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Open Access Methodology article

Efficient pairwise RNA structure prediction using probabilistic alignment constraints in Dynalign

Arif Ozgun Harmanci1, Gaurav Sharma12* and David H Mathews23

Author Affiliations

1 Department of Electrical and Computer Engineering, University of Rochester, Hopeman 204, RC Box 270126, Rochester, NY 14627, USA

2 Department of Biostatistics and Computational Biology, University of Rochester Medical Center, 601 Elmwood Avenue, Box 630, Rochester, NY 14642, USA

3 Department of Biochemistry and Biophysics, University of Rochester Medical Center 601 Elmwood Avenue, Box 712, Rochester, NY 14642, USA

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BMC Bioinformatics 2007, 8:130  doi:10.1186/1471-2105-8-130

Published: 19 April 2007



Joint alignment and secondary structure prediction of two RNA sequences can significantly improve the accuracy of the structural predictions. Methods addressing this problem, however, are forced to employ constraints that reduce computation by restricting the alignments and/or structures (i.e. folds) that are permissible. In this paper, a new methodology is presented for the purpose of establishing alignment constraints based on nucleotide alignment and insertion posterior probabilities. Using a hidden Markov model, posterior probabilities of alignment and insertion are computed for all possible pairings of nucleotide positions from the two sequences. These alignment and insertion posterior probabilities are additively combined to obtain probabilities of co-incidence for nucleotide position pairs. A suitable alignment constraint is obtained by thresholding the co-incidence probabilities. The constraint is integrated with Dynalign, a free energy minimization algorithm for joint alignment and secondary structure prediction. The resulting method is benchmarked against the previous version of Dynalign and against other programs for pairwise RNA structure prediction.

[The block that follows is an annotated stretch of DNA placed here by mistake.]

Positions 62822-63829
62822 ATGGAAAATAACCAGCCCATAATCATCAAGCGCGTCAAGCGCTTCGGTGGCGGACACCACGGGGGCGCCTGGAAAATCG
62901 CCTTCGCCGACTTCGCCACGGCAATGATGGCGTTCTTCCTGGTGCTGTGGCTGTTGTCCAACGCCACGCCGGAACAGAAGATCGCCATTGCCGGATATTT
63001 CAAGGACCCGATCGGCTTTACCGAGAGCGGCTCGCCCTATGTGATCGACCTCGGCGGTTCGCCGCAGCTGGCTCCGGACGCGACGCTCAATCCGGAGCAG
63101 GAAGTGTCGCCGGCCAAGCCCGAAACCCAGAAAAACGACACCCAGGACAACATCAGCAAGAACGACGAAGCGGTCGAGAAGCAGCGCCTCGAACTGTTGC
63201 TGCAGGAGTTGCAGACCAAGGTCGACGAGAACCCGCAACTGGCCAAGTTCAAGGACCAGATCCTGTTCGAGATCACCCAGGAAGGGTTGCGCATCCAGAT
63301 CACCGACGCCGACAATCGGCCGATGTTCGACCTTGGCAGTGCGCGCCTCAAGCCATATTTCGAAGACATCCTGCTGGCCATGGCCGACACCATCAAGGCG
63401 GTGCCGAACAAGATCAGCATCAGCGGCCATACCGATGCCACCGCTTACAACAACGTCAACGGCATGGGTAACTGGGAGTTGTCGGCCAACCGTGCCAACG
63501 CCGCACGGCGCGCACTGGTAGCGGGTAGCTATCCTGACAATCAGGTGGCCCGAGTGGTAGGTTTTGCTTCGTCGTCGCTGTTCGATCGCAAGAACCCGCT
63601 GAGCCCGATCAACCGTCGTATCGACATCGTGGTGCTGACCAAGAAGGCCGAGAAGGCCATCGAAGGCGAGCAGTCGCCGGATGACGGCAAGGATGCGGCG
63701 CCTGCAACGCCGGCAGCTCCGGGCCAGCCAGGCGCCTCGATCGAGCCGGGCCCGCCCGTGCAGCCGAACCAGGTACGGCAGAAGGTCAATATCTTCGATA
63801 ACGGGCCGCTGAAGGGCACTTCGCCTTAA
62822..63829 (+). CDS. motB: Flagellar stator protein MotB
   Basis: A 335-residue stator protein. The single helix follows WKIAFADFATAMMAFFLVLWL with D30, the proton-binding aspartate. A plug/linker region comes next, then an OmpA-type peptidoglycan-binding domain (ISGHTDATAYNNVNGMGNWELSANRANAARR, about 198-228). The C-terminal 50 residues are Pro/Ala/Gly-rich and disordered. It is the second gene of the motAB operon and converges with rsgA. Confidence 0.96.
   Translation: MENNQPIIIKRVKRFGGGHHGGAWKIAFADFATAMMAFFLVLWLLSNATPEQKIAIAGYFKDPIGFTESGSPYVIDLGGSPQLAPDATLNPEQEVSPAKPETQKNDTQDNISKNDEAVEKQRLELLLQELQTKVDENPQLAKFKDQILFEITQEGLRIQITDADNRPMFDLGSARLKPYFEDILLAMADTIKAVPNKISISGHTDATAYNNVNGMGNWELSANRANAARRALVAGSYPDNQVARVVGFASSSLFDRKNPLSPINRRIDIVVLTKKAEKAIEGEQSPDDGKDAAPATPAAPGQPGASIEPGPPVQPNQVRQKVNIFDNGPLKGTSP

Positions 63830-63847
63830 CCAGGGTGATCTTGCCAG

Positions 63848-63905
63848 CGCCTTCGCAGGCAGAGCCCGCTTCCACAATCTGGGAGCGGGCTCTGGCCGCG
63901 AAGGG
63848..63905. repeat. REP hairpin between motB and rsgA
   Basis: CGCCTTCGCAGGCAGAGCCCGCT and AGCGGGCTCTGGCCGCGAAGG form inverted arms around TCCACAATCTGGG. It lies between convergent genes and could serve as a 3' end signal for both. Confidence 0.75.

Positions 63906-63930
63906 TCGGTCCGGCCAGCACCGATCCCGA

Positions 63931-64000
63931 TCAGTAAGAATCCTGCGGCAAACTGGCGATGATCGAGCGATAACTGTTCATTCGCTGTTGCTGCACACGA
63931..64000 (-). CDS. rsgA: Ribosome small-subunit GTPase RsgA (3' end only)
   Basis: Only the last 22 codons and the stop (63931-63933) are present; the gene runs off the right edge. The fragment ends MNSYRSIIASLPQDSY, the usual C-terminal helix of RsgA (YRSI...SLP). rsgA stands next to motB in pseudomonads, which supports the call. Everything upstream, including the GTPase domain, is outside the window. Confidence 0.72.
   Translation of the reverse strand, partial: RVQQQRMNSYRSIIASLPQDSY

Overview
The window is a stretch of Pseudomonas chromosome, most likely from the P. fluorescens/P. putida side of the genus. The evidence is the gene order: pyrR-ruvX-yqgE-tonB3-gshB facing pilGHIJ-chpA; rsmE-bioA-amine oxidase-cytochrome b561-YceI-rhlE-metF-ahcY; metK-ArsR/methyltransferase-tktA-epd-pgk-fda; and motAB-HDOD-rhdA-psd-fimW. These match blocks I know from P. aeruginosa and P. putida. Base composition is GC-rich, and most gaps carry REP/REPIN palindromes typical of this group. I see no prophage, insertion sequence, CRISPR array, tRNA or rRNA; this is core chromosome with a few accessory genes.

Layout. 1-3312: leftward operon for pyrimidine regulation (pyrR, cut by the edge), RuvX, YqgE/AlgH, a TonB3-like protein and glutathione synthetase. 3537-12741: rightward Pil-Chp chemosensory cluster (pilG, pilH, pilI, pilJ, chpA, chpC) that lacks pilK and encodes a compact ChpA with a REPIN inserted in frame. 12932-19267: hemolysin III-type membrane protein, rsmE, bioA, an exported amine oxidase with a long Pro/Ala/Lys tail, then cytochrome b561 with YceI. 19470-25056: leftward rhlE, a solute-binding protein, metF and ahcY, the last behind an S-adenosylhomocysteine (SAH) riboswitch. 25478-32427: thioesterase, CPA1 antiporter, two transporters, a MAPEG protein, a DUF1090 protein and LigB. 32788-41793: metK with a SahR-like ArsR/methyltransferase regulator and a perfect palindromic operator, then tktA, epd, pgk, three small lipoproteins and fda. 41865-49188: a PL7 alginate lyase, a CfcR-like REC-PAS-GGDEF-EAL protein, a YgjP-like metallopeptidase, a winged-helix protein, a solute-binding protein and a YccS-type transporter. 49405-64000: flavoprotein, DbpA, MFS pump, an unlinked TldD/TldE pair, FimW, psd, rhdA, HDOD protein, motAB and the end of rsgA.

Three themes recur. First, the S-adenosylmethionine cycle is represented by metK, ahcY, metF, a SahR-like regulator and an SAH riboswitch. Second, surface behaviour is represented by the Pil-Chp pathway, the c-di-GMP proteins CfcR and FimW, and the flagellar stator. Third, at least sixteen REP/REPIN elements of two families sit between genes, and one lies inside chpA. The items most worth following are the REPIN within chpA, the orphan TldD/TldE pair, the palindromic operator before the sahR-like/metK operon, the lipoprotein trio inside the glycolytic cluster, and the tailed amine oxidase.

The proposed technique eliminates manual parameter selection in Dynalign and provides significant computational time savings in comparison to prior constraints in Dynalign while simultaneously providing a small improvement in the structural prediction accuracy. Savings are also realized in memory. In experiments over a 5S RNA dataset with average sequence length of approximately 120 nucleotides, the method reduces computation by a factor of 2. The method performs favorably in comparison to other programs for pairwise RNA structure prediction: yielding better accuracy, on average, and requiring significantly lesser computational resources.


Probabilistic analysis can be utilized in order to automate the determination of alignment constraints for pairwise RNA structure prediction methods in a principled fashion. These constraints can reduce the computational and memory requirements of these methods while maintaining or improving their accuracy of structural prediction. This extends the practical reach of these methods to longer length sequences. The revised Dynalign code is freely available for download.